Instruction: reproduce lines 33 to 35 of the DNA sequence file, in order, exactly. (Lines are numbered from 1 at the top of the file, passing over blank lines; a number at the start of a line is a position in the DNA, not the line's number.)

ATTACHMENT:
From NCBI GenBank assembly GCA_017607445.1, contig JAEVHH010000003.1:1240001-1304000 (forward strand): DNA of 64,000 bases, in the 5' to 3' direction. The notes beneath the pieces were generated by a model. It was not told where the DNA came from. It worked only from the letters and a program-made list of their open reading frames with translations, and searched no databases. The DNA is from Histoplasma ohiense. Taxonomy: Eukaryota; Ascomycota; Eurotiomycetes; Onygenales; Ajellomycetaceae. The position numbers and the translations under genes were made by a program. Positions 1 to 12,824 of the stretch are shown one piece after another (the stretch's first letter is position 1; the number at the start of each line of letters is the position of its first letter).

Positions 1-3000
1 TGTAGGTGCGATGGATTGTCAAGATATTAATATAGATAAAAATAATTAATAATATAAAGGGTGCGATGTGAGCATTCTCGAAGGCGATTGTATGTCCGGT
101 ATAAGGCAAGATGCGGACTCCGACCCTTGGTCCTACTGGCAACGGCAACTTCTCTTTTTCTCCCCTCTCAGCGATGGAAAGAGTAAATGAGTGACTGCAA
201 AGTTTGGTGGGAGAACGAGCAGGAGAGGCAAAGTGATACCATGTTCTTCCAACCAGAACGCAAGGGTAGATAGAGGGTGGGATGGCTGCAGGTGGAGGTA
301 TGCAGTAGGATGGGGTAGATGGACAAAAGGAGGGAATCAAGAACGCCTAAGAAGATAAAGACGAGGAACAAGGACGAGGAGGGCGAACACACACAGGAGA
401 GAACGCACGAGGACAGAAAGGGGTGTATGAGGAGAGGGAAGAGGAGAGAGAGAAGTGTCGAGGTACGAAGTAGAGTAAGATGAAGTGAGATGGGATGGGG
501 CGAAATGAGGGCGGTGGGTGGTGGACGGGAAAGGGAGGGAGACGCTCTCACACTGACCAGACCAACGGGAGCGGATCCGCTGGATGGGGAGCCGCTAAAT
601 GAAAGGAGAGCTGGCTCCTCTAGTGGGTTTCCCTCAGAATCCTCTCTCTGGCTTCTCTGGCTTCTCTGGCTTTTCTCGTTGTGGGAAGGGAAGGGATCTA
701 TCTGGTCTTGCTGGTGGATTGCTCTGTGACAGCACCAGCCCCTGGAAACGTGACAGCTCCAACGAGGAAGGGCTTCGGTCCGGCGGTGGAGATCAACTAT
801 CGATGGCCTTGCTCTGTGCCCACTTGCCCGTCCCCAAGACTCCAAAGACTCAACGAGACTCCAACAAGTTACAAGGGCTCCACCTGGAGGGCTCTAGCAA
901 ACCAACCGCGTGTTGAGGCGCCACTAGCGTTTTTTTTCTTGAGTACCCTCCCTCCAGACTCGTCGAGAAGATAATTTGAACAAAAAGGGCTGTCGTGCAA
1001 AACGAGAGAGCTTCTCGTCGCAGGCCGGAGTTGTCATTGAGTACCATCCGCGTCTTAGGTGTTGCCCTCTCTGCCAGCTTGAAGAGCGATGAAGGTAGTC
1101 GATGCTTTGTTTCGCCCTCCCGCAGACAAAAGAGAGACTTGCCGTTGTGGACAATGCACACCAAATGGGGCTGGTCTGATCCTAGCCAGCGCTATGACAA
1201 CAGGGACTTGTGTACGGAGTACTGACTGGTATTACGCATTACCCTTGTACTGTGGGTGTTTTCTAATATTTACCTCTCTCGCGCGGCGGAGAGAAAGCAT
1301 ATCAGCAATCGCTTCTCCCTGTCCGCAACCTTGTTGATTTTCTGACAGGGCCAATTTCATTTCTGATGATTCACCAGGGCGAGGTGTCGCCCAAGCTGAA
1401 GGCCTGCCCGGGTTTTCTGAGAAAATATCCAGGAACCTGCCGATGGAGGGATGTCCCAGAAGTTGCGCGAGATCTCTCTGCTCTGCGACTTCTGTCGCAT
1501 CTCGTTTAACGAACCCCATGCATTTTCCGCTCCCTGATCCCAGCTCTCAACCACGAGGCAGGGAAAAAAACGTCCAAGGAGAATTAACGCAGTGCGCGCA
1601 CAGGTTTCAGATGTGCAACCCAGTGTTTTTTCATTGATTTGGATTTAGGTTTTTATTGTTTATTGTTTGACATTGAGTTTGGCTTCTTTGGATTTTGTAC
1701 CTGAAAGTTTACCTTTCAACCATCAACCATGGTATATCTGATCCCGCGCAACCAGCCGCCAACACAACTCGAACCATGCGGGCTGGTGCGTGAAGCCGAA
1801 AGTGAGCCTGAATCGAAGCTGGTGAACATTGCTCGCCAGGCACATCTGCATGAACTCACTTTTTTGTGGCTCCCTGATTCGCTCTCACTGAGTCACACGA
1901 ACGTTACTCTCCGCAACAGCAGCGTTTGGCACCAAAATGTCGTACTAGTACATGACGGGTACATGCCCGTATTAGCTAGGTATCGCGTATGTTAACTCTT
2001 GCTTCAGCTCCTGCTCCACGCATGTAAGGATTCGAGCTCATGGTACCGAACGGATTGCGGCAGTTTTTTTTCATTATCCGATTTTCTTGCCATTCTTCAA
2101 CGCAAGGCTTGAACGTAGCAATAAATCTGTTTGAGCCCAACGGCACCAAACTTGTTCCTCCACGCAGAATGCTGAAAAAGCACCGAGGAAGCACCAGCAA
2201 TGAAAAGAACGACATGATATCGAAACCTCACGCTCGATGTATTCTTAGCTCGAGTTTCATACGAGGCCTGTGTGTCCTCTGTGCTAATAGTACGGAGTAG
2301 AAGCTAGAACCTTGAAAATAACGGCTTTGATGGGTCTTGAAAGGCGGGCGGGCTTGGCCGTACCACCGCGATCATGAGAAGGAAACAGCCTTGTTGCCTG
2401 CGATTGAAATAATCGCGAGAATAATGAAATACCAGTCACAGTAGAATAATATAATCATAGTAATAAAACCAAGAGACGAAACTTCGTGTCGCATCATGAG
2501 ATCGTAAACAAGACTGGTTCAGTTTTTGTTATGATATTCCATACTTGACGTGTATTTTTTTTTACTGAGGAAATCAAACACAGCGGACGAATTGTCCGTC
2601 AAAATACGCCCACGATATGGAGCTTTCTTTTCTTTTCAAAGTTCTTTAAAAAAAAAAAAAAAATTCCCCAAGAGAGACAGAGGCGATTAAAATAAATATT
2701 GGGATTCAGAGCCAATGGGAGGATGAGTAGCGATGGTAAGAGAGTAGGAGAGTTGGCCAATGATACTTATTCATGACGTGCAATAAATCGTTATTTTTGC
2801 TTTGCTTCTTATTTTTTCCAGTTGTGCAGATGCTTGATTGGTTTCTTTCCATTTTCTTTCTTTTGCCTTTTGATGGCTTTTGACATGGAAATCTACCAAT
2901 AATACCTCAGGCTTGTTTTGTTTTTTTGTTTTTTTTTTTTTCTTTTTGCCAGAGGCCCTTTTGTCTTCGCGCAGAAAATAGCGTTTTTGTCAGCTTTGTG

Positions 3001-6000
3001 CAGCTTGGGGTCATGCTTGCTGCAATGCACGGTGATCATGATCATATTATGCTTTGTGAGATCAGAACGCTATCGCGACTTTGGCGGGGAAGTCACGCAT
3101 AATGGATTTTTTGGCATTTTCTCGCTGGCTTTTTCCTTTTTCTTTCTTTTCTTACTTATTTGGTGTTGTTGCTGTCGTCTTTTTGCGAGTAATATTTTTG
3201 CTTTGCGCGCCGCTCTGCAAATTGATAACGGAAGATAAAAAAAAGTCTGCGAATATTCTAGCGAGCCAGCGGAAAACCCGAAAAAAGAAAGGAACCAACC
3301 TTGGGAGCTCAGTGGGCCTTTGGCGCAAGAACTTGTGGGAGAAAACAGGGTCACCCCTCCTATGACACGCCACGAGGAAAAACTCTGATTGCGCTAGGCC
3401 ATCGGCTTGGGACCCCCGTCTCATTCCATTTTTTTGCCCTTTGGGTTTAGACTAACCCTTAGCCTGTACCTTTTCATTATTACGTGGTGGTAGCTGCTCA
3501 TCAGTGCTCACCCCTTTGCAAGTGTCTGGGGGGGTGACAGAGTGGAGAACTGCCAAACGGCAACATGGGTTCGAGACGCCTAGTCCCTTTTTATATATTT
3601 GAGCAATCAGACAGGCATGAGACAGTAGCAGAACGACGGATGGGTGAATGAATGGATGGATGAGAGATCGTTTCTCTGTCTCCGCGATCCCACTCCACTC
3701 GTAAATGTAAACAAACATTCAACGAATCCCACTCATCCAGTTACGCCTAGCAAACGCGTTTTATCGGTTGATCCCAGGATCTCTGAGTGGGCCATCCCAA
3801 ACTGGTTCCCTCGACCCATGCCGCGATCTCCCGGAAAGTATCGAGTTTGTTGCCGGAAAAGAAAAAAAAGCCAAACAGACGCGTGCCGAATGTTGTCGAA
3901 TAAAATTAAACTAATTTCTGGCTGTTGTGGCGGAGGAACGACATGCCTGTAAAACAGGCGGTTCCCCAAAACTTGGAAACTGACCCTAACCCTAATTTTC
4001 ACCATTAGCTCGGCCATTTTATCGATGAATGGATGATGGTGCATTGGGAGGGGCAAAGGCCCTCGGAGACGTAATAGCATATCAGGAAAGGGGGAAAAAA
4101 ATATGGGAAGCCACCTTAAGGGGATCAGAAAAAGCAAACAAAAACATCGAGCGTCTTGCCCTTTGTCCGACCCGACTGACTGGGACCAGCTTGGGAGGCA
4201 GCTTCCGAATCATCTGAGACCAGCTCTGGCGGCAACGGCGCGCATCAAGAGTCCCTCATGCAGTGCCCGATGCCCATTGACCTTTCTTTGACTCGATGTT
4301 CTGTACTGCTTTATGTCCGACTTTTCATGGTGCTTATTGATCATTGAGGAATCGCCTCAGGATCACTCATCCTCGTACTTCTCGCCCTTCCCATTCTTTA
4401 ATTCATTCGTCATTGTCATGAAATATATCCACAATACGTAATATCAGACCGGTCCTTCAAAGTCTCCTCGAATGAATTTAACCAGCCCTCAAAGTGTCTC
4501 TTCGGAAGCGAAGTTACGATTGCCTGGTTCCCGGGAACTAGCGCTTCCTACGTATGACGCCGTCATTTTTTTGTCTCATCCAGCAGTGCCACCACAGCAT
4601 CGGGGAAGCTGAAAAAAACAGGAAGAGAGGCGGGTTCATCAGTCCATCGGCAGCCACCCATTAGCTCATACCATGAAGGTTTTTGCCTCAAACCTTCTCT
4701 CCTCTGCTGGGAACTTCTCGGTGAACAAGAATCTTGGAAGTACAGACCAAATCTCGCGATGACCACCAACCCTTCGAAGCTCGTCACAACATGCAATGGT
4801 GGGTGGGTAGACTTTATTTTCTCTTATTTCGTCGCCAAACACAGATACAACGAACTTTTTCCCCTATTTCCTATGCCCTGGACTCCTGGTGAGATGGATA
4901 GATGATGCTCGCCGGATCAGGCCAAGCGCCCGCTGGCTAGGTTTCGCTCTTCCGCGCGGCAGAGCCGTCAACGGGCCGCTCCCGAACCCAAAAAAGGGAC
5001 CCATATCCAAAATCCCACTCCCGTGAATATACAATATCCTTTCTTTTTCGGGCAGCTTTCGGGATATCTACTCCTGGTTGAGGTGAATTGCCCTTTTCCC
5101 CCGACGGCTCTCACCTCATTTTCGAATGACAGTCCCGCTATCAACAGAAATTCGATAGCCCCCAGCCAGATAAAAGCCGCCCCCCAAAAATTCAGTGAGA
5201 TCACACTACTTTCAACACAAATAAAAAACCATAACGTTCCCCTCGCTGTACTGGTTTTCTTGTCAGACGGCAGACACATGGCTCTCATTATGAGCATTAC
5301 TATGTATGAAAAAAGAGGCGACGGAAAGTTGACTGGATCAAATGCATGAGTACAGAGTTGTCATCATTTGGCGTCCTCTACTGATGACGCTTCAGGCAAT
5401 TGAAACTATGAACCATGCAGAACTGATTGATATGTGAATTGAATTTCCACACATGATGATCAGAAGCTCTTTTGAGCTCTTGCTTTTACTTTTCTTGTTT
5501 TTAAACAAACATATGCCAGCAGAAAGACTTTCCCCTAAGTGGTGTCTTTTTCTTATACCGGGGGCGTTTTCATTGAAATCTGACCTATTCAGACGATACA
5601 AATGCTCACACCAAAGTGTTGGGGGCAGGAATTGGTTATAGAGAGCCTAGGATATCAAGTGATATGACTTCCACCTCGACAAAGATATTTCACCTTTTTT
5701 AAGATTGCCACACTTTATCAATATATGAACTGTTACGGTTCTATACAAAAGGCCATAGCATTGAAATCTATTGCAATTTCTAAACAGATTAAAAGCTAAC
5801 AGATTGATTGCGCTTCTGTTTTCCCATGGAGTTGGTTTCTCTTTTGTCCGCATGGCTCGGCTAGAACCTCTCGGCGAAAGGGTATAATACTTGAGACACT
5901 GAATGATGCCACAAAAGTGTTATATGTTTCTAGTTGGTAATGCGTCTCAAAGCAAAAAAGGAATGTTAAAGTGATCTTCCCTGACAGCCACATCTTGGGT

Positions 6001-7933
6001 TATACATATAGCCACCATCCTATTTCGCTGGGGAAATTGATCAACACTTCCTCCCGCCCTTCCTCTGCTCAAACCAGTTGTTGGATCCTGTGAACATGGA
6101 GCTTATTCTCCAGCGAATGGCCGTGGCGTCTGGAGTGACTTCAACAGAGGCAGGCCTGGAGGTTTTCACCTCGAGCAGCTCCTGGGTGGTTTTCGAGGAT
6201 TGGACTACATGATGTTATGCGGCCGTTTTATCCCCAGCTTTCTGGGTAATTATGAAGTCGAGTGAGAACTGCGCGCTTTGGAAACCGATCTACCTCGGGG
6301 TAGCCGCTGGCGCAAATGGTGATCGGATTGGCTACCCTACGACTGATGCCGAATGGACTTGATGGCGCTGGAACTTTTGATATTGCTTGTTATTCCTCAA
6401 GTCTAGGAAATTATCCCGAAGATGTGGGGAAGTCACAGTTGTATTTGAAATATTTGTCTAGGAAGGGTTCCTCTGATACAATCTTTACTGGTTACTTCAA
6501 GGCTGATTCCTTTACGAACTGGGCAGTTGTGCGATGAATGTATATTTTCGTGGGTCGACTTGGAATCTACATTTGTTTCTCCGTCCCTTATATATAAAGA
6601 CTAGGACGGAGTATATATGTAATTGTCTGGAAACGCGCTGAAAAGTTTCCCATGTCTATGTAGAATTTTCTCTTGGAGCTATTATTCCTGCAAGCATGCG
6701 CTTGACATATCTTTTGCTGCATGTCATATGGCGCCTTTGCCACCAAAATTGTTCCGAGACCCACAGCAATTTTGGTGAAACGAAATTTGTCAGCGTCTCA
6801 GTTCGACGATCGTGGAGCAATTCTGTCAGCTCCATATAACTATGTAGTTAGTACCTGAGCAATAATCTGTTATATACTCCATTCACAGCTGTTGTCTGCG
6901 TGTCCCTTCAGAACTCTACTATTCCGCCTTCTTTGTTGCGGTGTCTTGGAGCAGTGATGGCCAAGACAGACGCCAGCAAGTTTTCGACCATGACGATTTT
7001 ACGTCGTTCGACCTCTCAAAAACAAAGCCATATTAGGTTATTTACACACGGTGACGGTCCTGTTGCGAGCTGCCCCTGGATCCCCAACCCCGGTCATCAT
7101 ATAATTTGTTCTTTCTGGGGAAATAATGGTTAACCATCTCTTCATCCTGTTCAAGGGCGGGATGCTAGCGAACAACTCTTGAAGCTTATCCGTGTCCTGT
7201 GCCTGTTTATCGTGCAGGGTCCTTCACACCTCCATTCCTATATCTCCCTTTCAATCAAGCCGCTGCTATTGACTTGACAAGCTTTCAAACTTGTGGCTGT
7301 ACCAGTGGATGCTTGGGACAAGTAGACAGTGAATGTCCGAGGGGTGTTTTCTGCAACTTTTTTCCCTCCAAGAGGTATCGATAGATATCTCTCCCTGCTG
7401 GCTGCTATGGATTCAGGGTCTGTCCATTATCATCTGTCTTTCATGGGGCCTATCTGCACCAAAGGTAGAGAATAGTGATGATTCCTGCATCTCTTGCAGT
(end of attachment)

Positions 3001-6000
3001 CAGCTTGGGGTCATGCTTGCTGCAATGCACGGTGATCATGATCATATTATGCTTTGTGAGATCAGAACGCTATCGCGACTTTGGCGGGGAAGTCACGCAT
3101 AATGGATTTTTTGGCATTTTCTCGCTGGCTTTTTCCTTTTTCTTTCTTTTCTTACTTATTTGGTGTTGTTGCTGTCGTCTTTTTGCGAGTAATATTTTTG